To those in the know, the Tesco Clubcard programme is an icon of modern marketing and, in my opinion despite having already been the key to the Tesco turn-around, still has plenty of room to develop.
The DunnHumby approach to data and loyalty continues to set the bar for every practitioner. I’ve developed a number of loyalty programmes and talked to more data management companies and loyalty consultancies that I care to count and I can tell you that even today few get it like Clive and Edwina did back in 1994, when, just five years after setting up shop, they pitched Terry Leahy the then Tesco Marketing Director.
Tesco started protecting it’s secrets way back in 2001 in a series of acquisitions of DunnHumby shares until finally acquiring the whole business around 2006. Thus, the business that prompted the Tesco chairman of the time Lord MacLaurin to famously say to Clive Humby “What worries me most about this is that you know more about my customers after three months that I do after thirty years” was guaranteed international expansion on the back of that of Tesco. However, knowing Tesco’s customers meant that DunnHumby also knew the customers of just about every fmcg manufacturer and to this day it is generally accepted that the organistion knows more about all the manufacturers’ customers than they do themselves.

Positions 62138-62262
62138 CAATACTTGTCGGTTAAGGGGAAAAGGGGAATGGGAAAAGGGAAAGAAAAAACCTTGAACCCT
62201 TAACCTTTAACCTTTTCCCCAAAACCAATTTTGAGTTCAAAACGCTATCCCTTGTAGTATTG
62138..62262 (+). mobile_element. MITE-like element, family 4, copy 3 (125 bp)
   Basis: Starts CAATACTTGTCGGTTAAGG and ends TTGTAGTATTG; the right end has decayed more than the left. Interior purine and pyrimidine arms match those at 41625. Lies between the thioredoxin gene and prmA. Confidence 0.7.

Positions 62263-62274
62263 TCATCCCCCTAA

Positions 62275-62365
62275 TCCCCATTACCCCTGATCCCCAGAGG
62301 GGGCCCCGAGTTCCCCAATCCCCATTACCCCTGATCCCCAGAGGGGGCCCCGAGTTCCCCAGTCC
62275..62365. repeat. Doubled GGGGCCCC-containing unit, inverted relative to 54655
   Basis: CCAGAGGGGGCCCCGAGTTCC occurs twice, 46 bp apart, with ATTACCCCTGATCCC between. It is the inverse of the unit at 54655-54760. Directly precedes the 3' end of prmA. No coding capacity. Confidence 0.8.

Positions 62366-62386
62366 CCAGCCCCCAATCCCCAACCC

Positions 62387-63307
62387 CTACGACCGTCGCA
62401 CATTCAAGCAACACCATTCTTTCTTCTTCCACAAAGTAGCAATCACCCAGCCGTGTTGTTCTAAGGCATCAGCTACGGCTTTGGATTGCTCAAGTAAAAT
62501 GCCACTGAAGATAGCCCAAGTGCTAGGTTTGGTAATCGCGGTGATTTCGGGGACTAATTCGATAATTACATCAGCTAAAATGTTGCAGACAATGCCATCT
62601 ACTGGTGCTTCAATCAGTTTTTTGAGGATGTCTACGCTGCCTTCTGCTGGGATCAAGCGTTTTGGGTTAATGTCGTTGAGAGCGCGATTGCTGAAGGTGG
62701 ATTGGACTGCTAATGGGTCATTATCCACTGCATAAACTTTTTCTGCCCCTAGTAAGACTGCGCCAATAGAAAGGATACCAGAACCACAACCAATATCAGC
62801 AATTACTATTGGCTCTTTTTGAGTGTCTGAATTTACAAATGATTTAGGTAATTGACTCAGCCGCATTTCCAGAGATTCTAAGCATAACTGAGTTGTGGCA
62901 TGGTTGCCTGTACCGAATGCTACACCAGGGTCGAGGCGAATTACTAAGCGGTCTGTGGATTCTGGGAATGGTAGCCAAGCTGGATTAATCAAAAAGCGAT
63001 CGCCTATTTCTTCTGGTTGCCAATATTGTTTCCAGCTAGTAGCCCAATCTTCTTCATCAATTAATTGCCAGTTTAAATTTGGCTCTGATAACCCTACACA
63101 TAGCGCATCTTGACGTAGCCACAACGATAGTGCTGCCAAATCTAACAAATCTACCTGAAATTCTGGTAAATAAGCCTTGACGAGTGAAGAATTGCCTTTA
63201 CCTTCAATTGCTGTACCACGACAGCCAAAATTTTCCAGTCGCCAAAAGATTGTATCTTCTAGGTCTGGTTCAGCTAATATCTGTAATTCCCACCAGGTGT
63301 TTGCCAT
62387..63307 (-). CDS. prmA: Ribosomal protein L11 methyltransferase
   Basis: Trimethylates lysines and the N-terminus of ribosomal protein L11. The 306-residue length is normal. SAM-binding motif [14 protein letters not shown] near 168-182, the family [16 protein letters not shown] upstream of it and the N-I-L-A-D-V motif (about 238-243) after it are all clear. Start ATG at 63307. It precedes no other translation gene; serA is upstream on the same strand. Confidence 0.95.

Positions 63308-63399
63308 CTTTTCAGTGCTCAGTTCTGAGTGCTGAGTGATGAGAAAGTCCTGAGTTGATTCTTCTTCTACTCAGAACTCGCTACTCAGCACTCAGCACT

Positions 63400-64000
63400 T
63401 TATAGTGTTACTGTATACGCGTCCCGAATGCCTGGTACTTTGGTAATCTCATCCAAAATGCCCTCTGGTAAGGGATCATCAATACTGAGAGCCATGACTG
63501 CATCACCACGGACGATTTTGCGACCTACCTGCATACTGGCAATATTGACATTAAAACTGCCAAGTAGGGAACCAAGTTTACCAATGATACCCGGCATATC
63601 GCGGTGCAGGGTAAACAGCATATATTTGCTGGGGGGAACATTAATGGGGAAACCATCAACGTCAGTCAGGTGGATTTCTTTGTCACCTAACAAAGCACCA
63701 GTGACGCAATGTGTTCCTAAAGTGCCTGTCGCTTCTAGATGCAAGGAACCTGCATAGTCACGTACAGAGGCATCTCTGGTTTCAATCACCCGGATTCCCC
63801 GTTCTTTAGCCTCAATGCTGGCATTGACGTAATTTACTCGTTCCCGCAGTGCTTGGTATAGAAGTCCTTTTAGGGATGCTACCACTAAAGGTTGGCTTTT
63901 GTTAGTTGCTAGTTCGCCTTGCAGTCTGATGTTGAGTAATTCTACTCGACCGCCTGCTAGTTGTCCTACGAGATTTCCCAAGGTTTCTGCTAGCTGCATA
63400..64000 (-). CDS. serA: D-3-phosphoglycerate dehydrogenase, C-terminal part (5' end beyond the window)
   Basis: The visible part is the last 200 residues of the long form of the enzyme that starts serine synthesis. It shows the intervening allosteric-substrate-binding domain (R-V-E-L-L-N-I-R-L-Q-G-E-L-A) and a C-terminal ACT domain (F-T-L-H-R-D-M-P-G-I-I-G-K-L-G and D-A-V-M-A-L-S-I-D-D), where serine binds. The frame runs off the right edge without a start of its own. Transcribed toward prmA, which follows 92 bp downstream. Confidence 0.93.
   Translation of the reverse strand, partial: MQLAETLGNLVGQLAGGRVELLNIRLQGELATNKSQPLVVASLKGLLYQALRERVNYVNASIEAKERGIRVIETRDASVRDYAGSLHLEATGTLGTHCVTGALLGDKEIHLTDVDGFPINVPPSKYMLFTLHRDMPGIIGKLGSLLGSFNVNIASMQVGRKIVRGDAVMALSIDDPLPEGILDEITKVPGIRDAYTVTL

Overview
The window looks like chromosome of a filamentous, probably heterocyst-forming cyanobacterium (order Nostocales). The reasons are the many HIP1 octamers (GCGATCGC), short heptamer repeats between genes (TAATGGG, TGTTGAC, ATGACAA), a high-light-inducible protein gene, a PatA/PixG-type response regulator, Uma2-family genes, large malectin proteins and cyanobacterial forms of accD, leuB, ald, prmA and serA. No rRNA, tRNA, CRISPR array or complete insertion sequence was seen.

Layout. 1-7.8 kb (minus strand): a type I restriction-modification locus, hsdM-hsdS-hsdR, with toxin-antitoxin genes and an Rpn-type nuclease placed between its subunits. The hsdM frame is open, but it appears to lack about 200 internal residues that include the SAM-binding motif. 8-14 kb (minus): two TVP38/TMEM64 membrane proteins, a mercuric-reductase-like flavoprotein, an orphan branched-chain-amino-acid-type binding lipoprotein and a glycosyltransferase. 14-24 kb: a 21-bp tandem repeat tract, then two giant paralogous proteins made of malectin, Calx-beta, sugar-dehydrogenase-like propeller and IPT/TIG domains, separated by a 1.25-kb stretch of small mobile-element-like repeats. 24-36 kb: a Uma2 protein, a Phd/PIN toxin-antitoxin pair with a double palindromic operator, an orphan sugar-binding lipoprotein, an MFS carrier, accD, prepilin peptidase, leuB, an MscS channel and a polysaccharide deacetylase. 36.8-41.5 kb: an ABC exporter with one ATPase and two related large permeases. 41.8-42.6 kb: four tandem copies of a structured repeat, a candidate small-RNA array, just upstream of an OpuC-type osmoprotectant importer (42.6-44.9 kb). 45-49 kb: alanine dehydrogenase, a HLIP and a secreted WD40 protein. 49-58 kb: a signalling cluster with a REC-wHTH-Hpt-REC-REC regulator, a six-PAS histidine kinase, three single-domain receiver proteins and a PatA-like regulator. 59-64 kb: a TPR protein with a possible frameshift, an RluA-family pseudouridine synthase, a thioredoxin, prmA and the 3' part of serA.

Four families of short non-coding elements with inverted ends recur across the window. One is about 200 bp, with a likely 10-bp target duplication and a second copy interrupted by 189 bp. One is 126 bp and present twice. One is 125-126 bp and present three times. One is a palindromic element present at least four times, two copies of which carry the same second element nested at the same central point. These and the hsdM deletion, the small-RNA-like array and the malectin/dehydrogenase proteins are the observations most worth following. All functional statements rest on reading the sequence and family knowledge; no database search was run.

However, we are facing the dawn of a new era as Tesco, whose new CEO Dave Lewis is remodelling the business in the face of changing market dynamics and the challenges from budget supermarket chains. He’s set to tighten the focus of the business and is divesting non-core interests including DunnHumby now valued at something around £2billion. So where will they end up?